And welcome to the first of our special edition Global Music Match newsletters! Just in case you missed it or you weren't paying attention last week - quick recap! Global Music Match is a world-first collaboration between 96 artists from 14 countries around the world, in response to the limitations imposed on the live music industry by COVID-19. Over the next 6 weeks, we'll be introducing you to 1 artist each week. And this week we're kicking off with Outlet Drift from Taiwan!
Music is clearly important in Taiwan. So important in fact that even the refuse collection lorries play music. Something we experienced first hand when the start of our interview with Outlet Drift is loudly interrupted by the 'garbage truck song'. Not to be confused with the icecream van. But the eccentricities of the refuse system aside, the Taiwanese music scene is thriving. And its eclecticism reflects the diverse culture of its people. An amalgam of Mandopop and Western classical, pop, rock and metal sit alongside folk culture and the distinct artistic identities of indigenous tribes.
Outlet Drift are an indigenous band from the Amis tribe. Siblings Putad (bass) and Wusang Pihay (guitar) and their cousin Linken (drums) grew up in the city of Taitung but returned to their indigenous community 10 years ago to explore their heritage and reclaim their tradition.
The Amis people make up one of the largest indigenous groups in Taiwan. But in 1949 the arrival of the Republic of China's Kuomintang government suppressed native Taiwanese culture and almost entirely eradicated the Amis language in the shadow of Mandarin. Outlet Drift describe it as their 'mission' to rekindle their traditions and keep the Amis language alive. Their music is their 'way to let people know'. Although heavily rooted in Amis culture, their music is far from traditional. In their own words '[the elders] think our music's not the traditional way - but who cares!' Their jazz, rock and psychedelic influences have made them a hit in the bigger cities like Taipei, especially with younger audiences. And educating the future generations is paramount for the band. They want to breathe new life into the traditions rather than simply preserving them.
Outlet Drift sing about nature, the land and the ocean. Their songs are a celebration of traditional ceremonies such as the Harvest Festival and express their gratitude for the resources they've received from their ancestors. Their traditional trades of farming and fishing also feature heavily in their writing. Not a million miles away from the 'All Jolly Fellows that Follow the Plough' or 'Greenland Whale Fisheries' type of songs so familiar to us.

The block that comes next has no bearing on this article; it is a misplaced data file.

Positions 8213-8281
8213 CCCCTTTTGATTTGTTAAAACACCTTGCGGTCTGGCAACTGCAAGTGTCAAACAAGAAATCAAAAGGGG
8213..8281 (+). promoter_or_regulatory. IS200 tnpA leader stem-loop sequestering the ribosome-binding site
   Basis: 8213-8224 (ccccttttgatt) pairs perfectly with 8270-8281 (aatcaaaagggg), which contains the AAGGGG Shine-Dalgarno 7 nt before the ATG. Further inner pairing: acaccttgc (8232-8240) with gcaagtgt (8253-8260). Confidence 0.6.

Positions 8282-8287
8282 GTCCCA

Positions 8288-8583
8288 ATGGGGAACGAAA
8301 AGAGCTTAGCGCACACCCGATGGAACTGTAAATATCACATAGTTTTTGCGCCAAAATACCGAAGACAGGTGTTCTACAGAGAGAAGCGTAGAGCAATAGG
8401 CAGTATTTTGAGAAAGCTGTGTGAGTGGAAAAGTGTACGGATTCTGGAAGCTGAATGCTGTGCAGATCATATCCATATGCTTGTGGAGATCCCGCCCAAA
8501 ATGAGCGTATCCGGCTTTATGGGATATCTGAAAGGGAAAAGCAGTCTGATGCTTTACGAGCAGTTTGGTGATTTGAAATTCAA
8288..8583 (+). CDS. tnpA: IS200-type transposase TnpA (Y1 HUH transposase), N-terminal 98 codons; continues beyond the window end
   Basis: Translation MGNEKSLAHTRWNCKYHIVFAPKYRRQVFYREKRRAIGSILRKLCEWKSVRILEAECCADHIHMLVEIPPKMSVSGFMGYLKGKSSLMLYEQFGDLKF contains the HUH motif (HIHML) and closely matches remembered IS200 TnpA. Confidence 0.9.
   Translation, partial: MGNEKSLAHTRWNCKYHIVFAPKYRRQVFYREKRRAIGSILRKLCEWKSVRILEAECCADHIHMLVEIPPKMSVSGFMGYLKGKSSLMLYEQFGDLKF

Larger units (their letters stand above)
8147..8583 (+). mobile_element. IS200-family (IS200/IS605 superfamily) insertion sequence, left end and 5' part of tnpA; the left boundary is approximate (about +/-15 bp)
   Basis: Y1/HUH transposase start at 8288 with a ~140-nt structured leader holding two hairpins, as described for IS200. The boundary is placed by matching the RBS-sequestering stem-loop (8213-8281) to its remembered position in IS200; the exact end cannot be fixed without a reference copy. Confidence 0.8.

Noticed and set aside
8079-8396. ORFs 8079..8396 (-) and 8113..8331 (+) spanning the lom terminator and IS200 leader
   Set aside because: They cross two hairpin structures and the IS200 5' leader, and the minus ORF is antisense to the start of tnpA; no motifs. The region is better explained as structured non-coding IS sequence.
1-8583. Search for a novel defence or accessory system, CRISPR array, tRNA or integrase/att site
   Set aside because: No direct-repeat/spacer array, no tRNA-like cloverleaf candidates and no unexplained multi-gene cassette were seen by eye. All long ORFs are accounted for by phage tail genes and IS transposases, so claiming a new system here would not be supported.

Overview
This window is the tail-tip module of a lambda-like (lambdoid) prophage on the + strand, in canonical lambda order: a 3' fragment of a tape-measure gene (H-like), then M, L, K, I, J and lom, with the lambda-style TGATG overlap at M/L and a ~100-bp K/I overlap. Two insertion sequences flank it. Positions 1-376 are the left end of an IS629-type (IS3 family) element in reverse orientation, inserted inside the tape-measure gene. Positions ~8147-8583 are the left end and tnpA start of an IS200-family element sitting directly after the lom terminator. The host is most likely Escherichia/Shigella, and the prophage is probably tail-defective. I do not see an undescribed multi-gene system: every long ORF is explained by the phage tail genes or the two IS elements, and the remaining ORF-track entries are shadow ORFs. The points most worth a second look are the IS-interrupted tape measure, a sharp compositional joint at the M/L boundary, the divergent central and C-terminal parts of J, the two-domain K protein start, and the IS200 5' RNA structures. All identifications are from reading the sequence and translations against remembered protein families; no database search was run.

Outlet Drift mention that the Amis society is matriarchal. And - word of the week - matrilineal! If like us you reach this word and have to proverbially rummage around for a dictionary, we'll spare you and Google the hassle. It means that inheritance passes through the maternal line; a man marries into a woman's family and children are considered part of the mother's family. Outlet Drift tell us that in practice their societal roles involve men doing the physical labour, whilst women usually play a key role in the family and in educating the next generations. Interestingly, the way they speak about these gender roles seems almost identical to the traditional Western view of gender. But their perception of their importance is reversed.
Putad tells us a bit more about how they reflect the matriarchy in their music. Much like many of the traditional songs we might be familiar with, Amis traditional music features call and response, which in their culture is always led by the woman. Similarly, she often sings a musical counterpoint to her male band members, a simultaneous and yet rhythmically and melodically independent line, which she says represents her role as a woman. The themes of their songs also illustrate the importance of women and motherhood in their society. During our interview they sung us a song about breastfeeding. Not a songwriting topic we'd ever come across before! But as their voices travelled the 6000 miles to us our hairs stood on end. At a time when it's easy to feel isolated from the rest of the world, what an enormous privilege it was to hear them. As Putad said as we waved goodbye 'music is the universal language' and she's absolutely right. No language barrier or frustratingly slow broadband can get in the way of that.
The Magpies x
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